The liberals propose to raise the current 6.2 percent payroll tax on the wealthy. Currently it's paid equally by employees and employers, but only on wages up to $106,800, with the income limit rising annually with inflation. The liberals would impose the tax on all earnings over $250,000.
Social Security Administration actuaries estimate that change would bring in about $6.5 trillion in additional revenue over 75 years, just enough to keep the system solvent.
The proposal, though, faces daunting political problems.
One is that it depends on a payroll tax increase. The tax is now 4.2 percent for employees until the end of the year, and President Barack Obama, in the jobs package he's pushing hard, wants that rate cut to 3.1 percent for both employees and most employers, through the end of 2012. Most Democrats support his approach, though not all.
Democrats might go along with raising the rate on the rich after that, but nearly all Republicans adamantly oppose any higher taxes, and they denounce those aimed at the rich as "class warfare."
Michael Tanner, a senior fellow at the Cato Institute, a libertarian policy-research center, said that higher payroll taxes would barely improve Social Security's cash flow — it would add about $85 billion annually _and would wind up pumping money into the Treasury to be used for other purposes. The Treasury currently spends Social Security trust funds and issues IOUs to be redeemed later.
"You're adding a lot of pain for not much gain," said Tanner.
Sanders' camp counters that the law guarantees that Social Security funds will be used to benefit those who pay into the system, and the trust fund IOUs are not in jeopardy. The law says it's "incontestable" that the obligation to pay beneficiaries is "supported by the full faith and credit of the United States." But those IOUs must be redeemed with cash from somewhere — more tax revenues, taken from other spending accounts or by issuing new debt.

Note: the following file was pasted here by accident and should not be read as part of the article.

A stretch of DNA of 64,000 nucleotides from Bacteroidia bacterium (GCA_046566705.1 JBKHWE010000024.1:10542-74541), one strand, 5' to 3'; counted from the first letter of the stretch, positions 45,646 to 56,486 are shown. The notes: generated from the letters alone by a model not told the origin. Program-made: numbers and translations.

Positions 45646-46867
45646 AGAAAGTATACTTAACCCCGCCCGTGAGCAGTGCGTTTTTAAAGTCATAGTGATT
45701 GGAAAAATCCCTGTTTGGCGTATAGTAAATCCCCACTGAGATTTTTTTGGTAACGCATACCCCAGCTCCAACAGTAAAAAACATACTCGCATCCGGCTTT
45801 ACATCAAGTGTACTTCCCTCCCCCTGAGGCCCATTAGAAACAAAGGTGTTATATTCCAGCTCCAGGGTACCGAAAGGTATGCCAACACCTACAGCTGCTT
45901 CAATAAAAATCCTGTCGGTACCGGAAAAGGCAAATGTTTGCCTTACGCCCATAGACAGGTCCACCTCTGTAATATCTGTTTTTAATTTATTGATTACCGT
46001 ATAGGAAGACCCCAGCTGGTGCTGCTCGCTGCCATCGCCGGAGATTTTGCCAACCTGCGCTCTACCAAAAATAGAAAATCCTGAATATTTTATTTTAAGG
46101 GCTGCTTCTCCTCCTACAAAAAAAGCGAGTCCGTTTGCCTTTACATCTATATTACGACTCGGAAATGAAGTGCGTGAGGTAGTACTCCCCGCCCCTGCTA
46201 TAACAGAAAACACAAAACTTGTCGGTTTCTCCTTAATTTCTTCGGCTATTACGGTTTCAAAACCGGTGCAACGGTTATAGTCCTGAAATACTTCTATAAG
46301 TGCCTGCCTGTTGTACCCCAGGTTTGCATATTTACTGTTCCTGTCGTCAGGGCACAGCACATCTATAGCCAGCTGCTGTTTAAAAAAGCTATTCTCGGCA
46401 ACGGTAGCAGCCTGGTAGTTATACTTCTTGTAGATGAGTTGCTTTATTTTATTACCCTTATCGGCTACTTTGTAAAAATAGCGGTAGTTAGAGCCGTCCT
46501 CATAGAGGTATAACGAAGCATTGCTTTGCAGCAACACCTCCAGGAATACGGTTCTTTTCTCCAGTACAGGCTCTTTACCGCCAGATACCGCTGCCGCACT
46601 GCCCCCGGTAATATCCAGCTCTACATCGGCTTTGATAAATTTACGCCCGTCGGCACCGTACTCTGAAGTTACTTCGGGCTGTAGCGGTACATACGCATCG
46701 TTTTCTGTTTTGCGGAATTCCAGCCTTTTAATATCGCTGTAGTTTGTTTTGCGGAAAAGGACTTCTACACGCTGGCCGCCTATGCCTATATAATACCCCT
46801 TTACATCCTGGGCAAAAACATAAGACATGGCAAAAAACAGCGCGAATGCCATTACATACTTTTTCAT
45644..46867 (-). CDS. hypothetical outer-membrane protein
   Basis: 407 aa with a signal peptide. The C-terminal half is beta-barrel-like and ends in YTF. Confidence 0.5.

Independent experts agree that Social Security needs fixing.
To bring the program into balance over the next 75 years, said Doug Elmendorf, director of the nonpartisan Congressional Budget Office, either payroll taxes would have to be raised immediately to 14 percent, or benefits would have be cut by 10 percent.
The Bowles-Simpson Commission, whose recommendations were backed by 11 of its 18 members, proposed a more progressive, or income-based, benefit system, phased in slowly until 2050. It also urged a different method of calculating the annual cost of living adjustment that would be slightly less generous than the current formula; bigger benefits for the very old and the longtime disabled; and a gradual increase in both early and full retirement ages.
Another commission, headed by former Republican Sen. Pete Domenici and former Clinton administration budget director Alice Rivlin, agreed that Social Security was on an "unsustainable path" and offered similar remedies to Bowles-Simpson.
Eventually, the experts say, something has got to give.
"The thing that's not possible to do is maintain Social Security and the major health programs in their current state," said CBO's Elmendorf, "and maintain the rest of the federal government" in its current size and form.